That’s why Republican politicians would rather say the dumbest, most offensive things possible after a mass shooting than even entertain the possibility that guns might need a teeny bit more regulation. Jeb Bush is getting a lot of grief for saying, in the wake of this latest shooting, that “stuff happens, there’s always a crisis,” but there’s not much else he could say without running the risk of losing the primary. To dare suggest that guns, which have become this precious symbol of conservative identity, could be anything but pure and good and wholesome is just bad politics for a Republican. You might as well wipe your shoes with the American flag in their eyes.

This is also why Mike Huckabee went with the baldly ridiculous route of saying, ““Seven hundred people a year get killed because somebody beats them up with their fist,” as if that’s comparable to the 11,000 people who are murdered by guns a year. The point of this rhetoric is to distract from the fact that guns were invented for the sole purpose of killing. Instead, Huckabee is invoking the framework where  the gun is actually a symbol of all that conservatives hold dear instead of what they really are, which is weapons that have no use outside of being weapons.

Squaring the emotional attachment to firearms with the real world fact that guns are weapons that kill innocent people causes too much cognitive dissonance, and so the pleasant fantasy is chosen over the hard reality. For gun victims, however, there is no fantasy, but just the gruesome fact that guns are weapons that can deal death with a minimum amount of effort from aspiring murderers.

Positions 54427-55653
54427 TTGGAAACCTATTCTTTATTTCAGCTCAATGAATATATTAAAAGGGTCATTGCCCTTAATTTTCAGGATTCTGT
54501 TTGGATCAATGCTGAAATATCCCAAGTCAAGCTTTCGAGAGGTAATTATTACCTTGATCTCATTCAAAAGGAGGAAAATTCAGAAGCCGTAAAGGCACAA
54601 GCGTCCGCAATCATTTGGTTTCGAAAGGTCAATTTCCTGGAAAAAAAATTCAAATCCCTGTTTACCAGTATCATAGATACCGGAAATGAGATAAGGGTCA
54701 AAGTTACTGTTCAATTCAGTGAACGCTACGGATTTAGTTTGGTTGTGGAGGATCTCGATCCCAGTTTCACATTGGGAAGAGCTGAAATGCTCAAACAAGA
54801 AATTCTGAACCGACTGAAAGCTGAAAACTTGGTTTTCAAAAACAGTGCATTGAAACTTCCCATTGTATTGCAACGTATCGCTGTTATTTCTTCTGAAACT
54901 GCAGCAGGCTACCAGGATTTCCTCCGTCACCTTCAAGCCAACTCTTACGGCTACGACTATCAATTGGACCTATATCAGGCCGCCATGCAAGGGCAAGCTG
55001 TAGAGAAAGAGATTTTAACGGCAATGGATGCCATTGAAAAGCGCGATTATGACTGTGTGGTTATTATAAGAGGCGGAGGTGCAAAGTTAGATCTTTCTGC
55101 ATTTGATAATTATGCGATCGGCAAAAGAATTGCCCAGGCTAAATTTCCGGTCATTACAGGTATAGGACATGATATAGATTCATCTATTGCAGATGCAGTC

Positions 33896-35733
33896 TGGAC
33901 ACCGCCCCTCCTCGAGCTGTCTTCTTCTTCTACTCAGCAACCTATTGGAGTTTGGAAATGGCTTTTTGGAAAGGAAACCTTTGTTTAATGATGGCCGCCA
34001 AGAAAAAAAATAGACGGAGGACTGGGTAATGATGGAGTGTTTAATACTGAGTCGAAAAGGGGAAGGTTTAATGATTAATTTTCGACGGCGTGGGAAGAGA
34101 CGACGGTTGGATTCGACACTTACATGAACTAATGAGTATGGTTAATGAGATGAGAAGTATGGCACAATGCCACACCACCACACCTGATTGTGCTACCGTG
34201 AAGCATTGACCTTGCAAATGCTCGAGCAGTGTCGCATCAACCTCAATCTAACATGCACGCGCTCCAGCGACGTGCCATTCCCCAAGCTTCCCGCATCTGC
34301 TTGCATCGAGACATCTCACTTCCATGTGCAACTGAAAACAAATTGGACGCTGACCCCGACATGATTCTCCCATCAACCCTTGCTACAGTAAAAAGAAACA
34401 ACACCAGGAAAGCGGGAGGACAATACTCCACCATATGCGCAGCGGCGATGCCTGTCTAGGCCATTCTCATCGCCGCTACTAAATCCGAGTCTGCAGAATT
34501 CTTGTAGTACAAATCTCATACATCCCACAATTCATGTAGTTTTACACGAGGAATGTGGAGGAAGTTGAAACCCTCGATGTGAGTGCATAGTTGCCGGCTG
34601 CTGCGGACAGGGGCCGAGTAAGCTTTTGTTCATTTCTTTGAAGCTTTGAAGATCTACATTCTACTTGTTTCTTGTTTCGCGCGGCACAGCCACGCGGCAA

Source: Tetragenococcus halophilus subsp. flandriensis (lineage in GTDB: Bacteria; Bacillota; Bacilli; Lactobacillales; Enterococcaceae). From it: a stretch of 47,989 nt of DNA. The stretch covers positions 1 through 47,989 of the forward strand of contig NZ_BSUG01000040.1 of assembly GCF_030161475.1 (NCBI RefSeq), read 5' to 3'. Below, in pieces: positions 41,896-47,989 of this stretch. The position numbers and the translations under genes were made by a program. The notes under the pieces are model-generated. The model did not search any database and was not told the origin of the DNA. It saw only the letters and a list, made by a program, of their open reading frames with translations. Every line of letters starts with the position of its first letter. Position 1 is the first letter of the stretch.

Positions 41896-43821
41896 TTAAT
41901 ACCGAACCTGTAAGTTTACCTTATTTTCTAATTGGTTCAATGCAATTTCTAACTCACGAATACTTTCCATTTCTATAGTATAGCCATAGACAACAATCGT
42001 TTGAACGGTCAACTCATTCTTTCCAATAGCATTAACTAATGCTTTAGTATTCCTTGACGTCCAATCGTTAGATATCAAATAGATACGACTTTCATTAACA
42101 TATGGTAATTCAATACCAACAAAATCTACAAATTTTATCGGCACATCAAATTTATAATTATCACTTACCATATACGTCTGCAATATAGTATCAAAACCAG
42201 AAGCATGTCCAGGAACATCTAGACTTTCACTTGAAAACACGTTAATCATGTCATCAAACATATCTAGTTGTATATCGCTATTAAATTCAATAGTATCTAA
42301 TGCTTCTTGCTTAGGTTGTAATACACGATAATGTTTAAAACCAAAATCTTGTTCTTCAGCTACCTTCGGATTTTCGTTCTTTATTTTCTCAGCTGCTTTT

By: Amanda Marcotte, Salon, October 5, 2015

October 7, 2015 Posted by | Gun Control, Gun Violence, Law Enforcement | , , , , , , , , | 1 Comment

“Americans Are Paying The Price In Blood”: Guns Kill People In The US Because We Pervert The Second Amendment

America’s gun violence, like our grief in Oregon, seems to know no bounds, no limits, no end. The reason is deadly simple: our very lives are chained to a constitutional amendment that is willfully misinterpreted by many and perverted by gun rights advocates for political ends.

That sullied amendment is the United States constitution’s Second Amendment which states, “A well regulated militia being necessary to the security of a free State, the right of the People to keep and bear arms shall not be infringed.” The gun industry and its supporters have turned that simple statement into a clever marketing tool, and Americans are paying the price in blood.

On Thursday, Roseburg, Oregon – a three-hour drive south of the Oregon’s largest city, Portland – was rocked by a deadly mass shooting that wounded seven people and took the lives of 10 others, including the gunman. Students were in classes at Umpqua Community College when a 26-year-old gunman shattered their world when he opened fire on them. They are, sadly, not unique: hardly a week has passed in the last three years without a mass shooting.

For 15 years, Ceasefire Oregon has fought the gun lobby – and people like Douglas County sheriff John Hanlin, the gun rights advocate who is investigating this latest shooting – and worked to pass reasonable, effective gun laws.

Hanlin is one of many who claim that the answer to gun violence is to help those who have mental health problems while the rest of us stock up on guns and ammo. Hanlin, gun extremists and groups like the National Rifle Association have scapegoated people with mental health problems for years – but they know that such people are far more likely to be victims of violence than the perpetrators of it (and far more likely to kill themselves than other people).